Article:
The Margaree is Cape Breton’s largest watershed, flowing from the Highlands to the Gulf of St. Lawrence. This cold, clear river is home to Atlantic salmon, gaspereau and sea trout. Its shores and steep glacial valleys are home to rare birds and mammals, including bald eagles, osprey, and the Gaspé shrew.
Plant life within the watershed is diverse and unique compared to the rest of Nova Scotia. Stands of maple-elm forest remain here, along with an alkaline bog and old growth forests that shelter several rare plants. Much of the land within the watershed is privately owned.
The complex and spectacular geology of Cape Breton is visible along this river system, with Karst sinkholes that are remnants of the supercontinent Pangaea, faults that provide evidence of the continental collisions that formed the Appalachian mountain chain, and v- and u-shaped valleys, moraines and braided channels that showcase the effects of glaciation.
Though not nominated for its cultural values, the charm of rural Cape Breton and its rich history are captured in the Margaree. To the Mi’kmaq, “Weekuch” was both a source of food and a trade route. Later, Scottish, Irish, and English immigrants came to Cape Breton and the Margaree River in the late 18th century, replacing the Acadian and French settlers who had been displaced in the battle for ownership of Atlantic Canada’s riches. Today, the descendants of these people continue the traditional occupations of fishing, logging and farming.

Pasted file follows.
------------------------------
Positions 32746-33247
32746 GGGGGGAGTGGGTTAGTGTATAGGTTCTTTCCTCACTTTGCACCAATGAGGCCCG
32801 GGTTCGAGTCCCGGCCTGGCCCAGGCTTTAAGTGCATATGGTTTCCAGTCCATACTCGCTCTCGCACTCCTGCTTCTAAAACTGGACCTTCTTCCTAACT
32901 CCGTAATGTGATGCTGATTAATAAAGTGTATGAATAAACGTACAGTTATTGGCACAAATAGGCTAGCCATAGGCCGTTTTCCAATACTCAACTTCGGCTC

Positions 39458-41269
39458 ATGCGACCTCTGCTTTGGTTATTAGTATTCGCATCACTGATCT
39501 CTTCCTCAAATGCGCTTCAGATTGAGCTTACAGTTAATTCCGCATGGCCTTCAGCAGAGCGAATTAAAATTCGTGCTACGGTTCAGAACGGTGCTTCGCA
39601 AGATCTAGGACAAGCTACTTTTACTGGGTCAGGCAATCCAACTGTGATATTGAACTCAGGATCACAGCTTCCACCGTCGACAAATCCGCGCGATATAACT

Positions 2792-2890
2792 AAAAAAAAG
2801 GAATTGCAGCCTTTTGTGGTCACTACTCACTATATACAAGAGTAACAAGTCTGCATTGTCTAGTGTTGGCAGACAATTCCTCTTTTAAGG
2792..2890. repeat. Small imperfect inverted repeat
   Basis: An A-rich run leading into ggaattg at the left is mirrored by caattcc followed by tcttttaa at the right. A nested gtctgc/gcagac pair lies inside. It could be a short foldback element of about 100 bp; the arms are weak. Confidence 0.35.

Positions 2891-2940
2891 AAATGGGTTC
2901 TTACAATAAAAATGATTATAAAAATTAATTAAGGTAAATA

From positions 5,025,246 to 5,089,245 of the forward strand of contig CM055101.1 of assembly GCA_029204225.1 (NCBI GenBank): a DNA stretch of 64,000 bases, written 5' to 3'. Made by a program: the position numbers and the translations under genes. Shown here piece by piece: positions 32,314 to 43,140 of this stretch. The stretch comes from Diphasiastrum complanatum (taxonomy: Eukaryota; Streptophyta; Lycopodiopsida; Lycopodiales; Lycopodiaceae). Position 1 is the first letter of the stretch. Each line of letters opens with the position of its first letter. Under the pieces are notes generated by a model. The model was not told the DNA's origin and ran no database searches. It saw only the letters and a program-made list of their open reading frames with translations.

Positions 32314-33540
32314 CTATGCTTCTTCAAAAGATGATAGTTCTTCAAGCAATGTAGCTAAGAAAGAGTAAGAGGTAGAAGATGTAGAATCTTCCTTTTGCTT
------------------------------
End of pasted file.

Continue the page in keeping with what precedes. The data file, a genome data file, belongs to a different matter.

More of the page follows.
From June to October, fly fishers flock to the Margaree in hopes of landing the large adult salmon for which the river is famous. Because most of the land is privately owned, it’s important to inquire locally regarding fishing pools, customs and courtesy. Several hiking trails allow visitors to experience the river valley from the safety of the shore.
Both the Northeast and Southwest Margaree are navigable by canoe for intermediate and advanced paddlers looking for challenging rapids and chutes. Below the confluence, paddlers are advised to be aware of tides and wind. Lake Ainslie is suitable for novice to intermediate paddlers.
Who Manages the River?
The watershed is managed by the Margaree-Lake Ainslie Canadian Heritage River Society, in cooperation with Nova Scotia’s Department of Environment.
The river’s name originated with the 18th-century French settlers who called the river the St. Marguerite.